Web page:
I realized I hadn't done that, and when I stopped to ask God what He wanted for our family, I knew Miss R wasn't our child. GULP. I should have known. Well, I think I did know, really, but I was ignoring that still, small, patient voice that said, "Nope."

Some days I envision my life full of brown bundles of joy. I'm the crazy mom with the huge van full of car seats. People stop in awe at our big, transracial, beautiful family.

But in reality, I'm not built for it. I just don't think so. I'm too controlling, to structured, too happy with having lots of ME time, to surrender to many children. I'm not sure I'd be happy with a large family, and I strongly believe an unhappy mom equals an unhappy family. Although adoption is addicting, and the thrill of a possibility evokes my mama-heartstrings, I know that the reality is that raising even just one child is a daunting task.

I'm open to the fact that God might drop a child into our lives we weren't expecting or anticipating. I'm open to the fact that some day I might look back at this blog entry and laugh at myself. I'm open to the fact that even though it's fun to imagine a big brown family, God might have something else in mind.

Knowing that there's such a strong need for adoptive families to accept children of all races, particularly black children, is always in the back of my mind. ALWAYS. While I cuddle my one child, a round little girl with brownie-batter skin and a charming personality, I am always aware that there are others who need someone like me---a mommy who is ready to plop another child on her lap and into her arms.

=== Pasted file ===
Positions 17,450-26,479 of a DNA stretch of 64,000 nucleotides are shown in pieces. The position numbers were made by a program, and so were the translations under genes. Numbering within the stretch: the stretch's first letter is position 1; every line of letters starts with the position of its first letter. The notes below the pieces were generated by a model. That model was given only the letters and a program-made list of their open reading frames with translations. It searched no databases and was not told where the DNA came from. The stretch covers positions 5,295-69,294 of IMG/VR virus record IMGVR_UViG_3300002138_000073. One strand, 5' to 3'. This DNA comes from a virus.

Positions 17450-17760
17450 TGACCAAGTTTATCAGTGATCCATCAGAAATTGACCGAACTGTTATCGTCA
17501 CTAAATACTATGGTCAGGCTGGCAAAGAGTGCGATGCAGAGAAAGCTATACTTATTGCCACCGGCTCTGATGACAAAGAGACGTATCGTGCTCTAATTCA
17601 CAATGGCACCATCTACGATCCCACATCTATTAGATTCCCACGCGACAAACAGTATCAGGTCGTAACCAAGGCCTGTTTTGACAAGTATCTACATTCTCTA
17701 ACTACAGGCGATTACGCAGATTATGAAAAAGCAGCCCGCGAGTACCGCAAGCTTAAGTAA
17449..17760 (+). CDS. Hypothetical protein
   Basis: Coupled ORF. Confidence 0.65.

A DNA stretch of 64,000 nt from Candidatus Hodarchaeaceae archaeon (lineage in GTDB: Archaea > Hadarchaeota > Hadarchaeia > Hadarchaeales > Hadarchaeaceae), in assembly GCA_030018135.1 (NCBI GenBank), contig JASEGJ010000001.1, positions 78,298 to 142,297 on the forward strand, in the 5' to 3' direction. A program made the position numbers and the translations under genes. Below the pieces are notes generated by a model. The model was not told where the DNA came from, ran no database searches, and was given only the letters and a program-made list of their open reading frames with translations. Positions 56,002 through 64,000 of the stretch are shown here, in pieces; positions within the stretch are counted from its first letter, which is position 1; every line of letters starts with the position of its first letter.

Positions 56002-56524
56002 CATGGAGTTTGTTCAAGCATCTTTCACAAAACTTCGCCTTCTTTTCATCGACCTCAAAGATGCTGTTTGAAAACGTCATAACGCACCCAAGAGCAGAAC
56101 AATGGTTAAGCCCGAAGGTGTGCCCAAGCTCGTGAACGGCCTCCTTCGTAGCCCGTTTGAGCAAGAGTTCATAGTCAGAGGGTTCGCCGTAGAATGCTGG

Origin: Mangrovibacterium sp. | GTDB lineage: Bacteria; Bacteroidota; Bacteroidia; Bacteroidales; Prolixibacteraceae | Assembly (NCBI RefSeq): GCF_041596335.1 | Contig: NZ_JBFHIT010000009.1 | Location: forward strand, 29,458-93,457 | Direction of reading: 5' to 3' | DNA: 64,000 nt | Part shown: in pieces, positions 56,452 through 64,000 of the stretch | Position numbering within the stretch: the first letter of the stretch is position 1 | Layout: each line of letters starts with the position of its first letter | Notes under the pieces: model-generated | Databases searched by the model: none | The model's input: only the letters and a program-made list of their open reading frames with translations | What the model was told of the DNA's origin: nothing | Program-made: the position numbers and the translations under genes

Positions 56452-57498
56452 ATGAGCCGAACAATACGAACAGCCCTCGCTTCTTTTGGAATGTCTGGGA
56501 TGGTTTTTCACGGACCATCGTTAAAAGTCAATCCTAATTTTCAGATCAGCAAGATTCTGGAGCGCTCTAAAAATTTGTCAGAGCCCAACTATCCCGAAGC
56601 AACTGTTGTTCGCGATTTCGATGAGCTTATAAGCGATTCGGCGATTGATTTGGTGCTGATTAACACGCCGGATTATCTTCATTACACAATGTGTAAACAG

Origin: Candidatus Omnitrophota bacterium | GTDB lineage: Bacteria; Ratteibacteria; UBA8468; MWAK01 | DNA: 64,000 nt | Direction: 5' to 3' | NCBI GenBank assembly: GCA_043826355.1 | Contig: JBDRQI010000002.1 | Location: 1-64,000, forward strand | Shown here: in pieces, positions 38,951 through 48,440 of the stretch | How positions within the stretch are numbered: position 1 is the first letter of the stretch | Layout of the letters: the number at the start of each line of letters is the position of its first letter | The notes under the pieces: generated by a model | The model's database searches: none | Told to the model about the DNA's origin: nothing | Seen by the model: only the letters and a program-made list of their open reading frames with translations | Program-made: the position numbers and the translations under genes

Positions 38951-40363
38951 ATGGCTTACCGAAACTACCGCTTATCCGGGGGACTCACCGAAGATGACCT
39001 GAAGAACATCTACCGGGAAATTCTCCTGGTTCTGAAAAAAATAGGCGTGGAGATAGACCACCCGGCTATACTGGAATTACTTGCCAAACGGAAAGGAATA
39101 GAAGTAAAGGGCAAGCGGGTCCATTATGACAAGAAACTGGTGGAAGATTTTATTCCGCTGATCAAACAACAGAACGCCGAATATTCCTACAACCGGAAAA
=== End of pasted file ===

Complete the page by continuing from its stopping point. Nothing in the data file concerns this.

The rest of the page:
I'm not sure I'll ever stop wondering, imagining, searching. An open mind and heart is a powerful thing. But I know that I MUST put my full trust in God and pray my way through every single day if I'm to be the best mommy I can be.

And it's dawned on me just today that perhaps my job isn't to swoop in and adopt brown baby after brown baby, but rather to begin seriously educating and reaching out to other adoptive families and talking to them about their openness to children of color. Maybe instead of trying to reprogram myself, I need to take what I've been taught, through experience, and share that with others.

I guess that's what this blog is about.